Mad Men [Bruce]

There's an article in this morning's New York Times about the growing popularity of cable series such as "The Closer." Despite the fact that such programs don't have nearly as much availability as major network programs, they are growing both in quality and ratings.

One of these cable-only programs that I enjoy is one called "Mad Men" on the AMC channel. A new episode will appear tonight. It's about some Madison Avenue advertising executives in 1960. So far, there's not much of a plot. But as a sociological study, the show is absolutely fascinating. It's about an era when everyone smoked, the women always wore dresses and heels even when vacuuming the carpet, when alcohol was the drug of choice, before feminism and Vietnam, before the assassinations of JFK, RFK, MLK and so on.

What intrigues me about the program is the incredible attention to detail. The producers have really done an amazing job of capturing every aspect of life in those times precisely accurately. I was only a child during that era, but it all looks right to me. For example, in one scene the lead actor opens a can of beer and it is the old fashioned flat-top can that one needed a can opener to open. It made me wonder where they found those old cans, which haven't been manufactured since at least the 1970s.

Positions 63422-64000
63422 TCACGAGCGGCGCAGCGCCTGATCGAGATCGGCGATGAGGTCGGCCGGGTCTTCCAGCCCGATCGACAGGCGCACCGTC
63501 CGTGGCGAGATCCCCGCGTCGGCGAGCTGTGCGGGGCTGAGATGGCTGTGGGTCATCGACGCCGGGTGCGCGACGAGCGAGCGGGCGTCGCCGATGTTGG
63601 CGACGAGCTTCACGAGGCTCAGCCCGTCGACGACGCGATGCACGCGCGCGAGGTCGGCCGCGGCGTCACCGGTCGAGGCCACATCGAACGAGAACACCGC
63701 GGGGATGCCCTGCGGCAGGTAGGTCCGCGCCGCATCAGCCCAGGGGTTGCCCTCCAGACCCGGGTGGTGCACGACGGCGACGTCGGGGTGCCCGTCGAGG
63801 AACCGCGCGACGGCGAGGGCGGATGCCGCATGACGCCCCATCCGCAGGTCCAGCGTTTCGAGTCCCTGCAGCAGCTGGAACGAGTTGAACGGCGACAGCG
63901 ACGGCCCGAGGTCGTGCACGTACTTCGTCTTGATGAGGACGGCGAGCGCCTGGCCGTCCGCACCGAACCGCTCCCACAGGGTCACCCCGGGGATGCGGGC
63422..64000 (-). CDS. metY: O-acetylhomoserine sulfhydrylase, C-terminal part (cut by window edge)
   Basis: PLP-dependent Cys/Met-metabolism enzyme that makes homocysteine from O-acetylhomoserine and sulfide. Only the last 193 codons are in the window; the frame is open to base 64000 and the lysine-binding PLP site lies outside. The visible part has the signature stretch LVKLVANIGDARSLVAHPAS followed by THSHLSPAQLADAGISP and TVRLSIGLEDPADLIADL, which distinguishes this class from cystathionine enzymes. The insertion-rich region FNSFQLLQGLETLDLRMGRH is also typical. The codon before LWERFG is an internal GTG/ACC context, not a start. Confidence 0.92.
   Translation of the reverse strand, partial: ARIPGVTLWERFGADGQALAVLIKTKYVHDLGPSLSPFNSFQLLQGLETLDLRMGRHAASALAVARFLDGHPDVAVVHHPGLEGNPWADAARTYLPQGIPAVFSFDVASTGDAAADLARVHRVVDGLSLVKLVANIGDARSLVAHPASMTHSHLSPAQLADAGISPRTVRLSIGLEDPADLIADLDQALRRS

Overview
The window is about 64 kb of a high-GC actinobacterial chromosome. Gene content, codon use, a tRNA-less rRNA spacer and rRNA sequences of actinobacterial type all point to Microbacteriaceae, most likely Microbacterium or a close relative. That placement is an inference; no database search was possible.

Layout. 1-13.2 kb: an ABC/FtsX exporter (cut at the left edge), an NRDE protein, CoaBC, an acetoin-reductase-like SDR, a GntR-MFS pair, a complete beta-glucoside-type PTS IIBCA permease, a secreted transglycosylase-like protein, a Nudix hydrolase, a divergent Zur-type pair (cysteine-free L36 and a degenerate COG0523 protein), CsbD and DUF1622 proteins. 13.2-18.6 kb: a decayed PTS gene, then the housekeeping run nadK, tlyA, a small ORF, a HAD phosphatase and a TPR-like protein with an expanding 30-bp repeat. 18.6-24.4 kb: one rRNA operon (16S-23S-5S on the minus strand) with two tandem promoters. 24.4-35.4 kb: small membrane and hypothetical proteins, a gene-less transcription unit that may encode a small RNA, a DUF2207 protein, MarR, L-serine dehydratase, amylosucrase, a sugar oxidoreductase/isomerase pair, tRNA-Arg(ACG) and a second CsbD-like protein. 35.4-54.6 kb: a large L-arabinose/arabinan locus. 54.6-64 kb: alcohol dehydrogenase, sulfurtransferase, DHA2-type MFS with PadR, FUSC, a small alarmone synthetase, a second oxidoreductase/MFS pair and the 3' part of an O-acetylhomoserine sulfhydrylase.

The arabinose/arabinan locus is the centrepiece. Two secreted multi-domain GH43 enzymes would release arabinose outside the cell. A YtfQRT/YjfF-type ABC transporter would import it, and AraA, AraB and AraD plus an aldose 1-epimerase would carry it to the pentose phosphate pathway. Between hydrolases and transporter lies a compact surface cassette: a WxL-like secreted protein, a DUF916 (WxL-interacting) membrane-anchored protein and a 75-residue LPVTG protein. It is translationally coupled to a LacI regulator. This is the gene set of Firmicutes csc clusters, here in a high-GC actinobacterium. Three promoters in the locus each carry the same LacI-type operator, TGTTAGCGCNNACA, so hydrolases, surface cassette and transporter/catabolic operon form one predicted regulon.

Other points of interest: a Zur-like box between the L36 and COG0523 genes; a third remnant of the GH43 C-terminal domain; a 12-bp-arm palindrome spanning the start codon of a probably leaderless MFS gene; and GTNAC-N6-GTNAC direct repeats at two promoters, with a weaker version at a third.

I can see where the plot is going. The men are in total control and appear to have it all. In their own way, so do the women. But none of them are happy. Their lives are empty and meaningless even though they have achieved the "American Dream."

We'll see where it goes. Undoubtedly some awful tragedy is lurking right around the corner for one of the major characters. However it goes, it remains the most accurate portrayal of that period of time that I have ever seen--even in movies and programs produced contemporaneously. In some ways "Mad Men" is a caricature, but one that emphasizes the important details.

2006-2011 archives for The Daily Dish, featuring Andrew Sullivan

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